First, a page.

____________________________________________
    "In my soul rages a battle without victor. Between faith without proof and reason without charm." - Sully Prudhomme

  10. #40
    The Destroyer Colors's Avatar
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    To the original topic, I know I say this a lot, but this sounds more like an active listening problem than any problem regarding empathy. Listening is more than just hearing, it's interacting with the speaker so they know you understand what's being said (it's this whole thing they call reflective listening, for those googlers out there). So if you understand, it might be obvious internally, but you have to literally say something. And if you don't sympathize, it's okay to admit that too.

    Immediately offering a solution would be my natural answering method of choice, but it's misguided. It cuts off the listening phase for the responding phase (perhaps not allowing the person to finish their thought). And while you may think it *implies* "I understand your problem" when you offer a solution, it doesn't- and can instead sound like a form answer.

    (For something I didn't even do that well in, communication class changed my life more than just about any other course, I swear. Yay, for systems that explain stuff!)

    Quote Originally Posted by MDP2525 View Post
    I know what I feel when I feel it but I don't always know why I feel it. That takes time to figure out and it usually happens over a period of time having the same recurring emotions given the same person/issue, etc. If I do take time to understand why I feel a certain way sometimes it feels like a dirty secret I'm keeping. Sometimes telling someone else feels like I'm betraying my own trust. (weird. I know) So. I guess this would be guarded.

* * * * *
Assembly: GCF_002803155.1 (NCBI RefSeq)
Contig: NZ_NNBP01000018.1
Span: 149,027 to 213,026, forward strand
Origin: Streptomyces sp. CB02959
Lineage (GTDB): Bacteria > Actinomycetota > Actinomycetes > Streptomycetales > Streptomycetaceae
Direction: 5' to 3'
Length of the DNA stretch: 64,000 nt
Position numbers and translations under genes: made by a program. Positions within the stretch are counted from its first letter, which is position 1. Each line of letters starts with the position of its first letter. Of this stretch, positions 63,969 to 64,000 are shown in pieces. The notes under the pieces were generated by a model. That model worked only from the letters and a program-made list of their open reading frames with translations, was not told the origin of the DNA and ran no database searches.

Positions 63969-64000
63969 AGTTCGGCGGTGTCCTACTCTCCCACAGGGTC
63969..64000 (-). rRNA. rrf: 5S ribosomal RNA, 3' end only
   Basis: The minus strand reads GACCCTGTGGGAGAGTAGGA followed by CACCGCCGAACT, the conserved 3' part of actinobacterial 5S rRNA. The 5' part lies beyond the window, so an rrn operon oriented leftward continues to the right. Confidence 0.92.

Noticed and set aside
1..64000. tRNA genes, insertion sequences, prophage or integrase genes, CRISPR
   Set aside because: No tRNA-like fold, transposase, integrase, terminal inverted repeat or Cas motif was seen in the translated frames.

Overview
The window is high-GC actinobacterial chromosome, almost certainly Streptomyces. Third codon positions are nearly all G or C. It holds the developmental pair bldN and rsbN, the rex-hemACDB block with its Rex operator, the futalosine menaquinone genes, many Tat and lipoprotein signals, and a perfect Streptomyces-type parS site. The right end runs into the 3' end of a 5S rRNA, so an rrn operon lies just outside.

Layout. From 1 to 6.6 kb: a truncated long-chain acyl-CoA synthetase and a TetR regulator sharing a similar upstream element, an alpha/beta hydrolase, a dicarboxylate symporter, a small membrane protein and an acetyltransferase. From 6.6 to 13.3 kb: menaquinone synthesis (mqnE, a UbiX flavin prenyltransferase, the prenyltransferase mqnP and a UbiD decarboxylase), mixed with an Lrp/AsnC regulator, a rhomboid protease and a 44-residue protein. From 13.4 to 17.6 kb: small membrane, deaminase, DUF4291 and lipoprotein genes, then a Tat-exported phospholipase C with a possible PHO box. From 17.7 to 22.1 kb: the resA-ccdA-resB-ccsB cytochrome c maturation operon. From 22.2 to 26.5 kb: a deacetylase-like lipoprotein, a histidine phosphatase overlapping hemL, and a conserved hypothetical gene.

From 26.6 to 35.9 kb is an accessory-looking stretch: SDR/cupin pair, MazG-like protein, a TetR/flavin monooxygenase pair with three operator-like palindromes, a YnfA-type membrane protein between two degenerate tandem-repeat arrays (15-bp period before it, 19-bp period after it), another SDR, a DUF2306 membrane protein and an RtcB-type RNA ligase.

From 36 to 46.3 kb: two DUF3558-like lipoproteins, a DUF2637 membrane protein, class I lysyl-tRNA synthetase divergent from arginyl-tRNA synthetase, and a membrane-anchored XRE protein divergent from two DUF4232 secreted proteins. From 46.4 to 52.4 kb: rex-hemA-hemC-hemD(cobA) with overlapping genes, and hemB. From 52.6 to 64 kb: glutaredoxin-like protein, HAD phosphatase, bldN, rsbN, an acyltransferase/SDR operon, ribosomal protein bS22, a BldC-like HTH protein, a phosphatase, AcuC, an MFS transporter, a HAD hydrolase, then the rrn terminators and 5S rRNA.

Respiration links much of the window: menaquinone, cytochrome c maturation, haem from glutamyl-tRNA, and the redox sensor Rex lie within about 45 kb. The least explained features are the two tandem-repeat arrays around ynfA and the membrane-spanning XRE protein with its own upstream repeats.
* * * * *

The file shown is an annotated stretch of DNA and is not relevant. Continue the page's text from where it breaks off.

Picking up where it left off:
Quote Originally Posted by MDP2525 View Post
    I see myself as very emotional. My mind never shuts up. I feel things all the time and with intensity. Yet, it never reaches others. It's very difficult to translate to the outside and I am always surprised that I'm not transparent to others.

    Regarding the OP:

    How can we validate other people's emotions when we are so dismissive of our own? It's like...everything we aren't. The hardest thing I do is determine what feelings I react to and which ones I don't. I spend too much time on this stuff and by the time I determine something is worth reacting to - it's not worth reacting too.
    I totally agree with these two posts. It took me a really long time to learn how to accept emotions as they come. It's almost a relief those feelings that burst out into action before I even see them coming and start "thinking". I understand people's actions, I know how to read them, how to react- (and when my feelings burst out as actions, I can read that as well) but internally? It's a real process to suss out those really complex emotions.

    And by then, it not only feels like a "dirty secret"... I don't want to manipulate others with statements of my "feelings"- it's also like a burden, or a duty.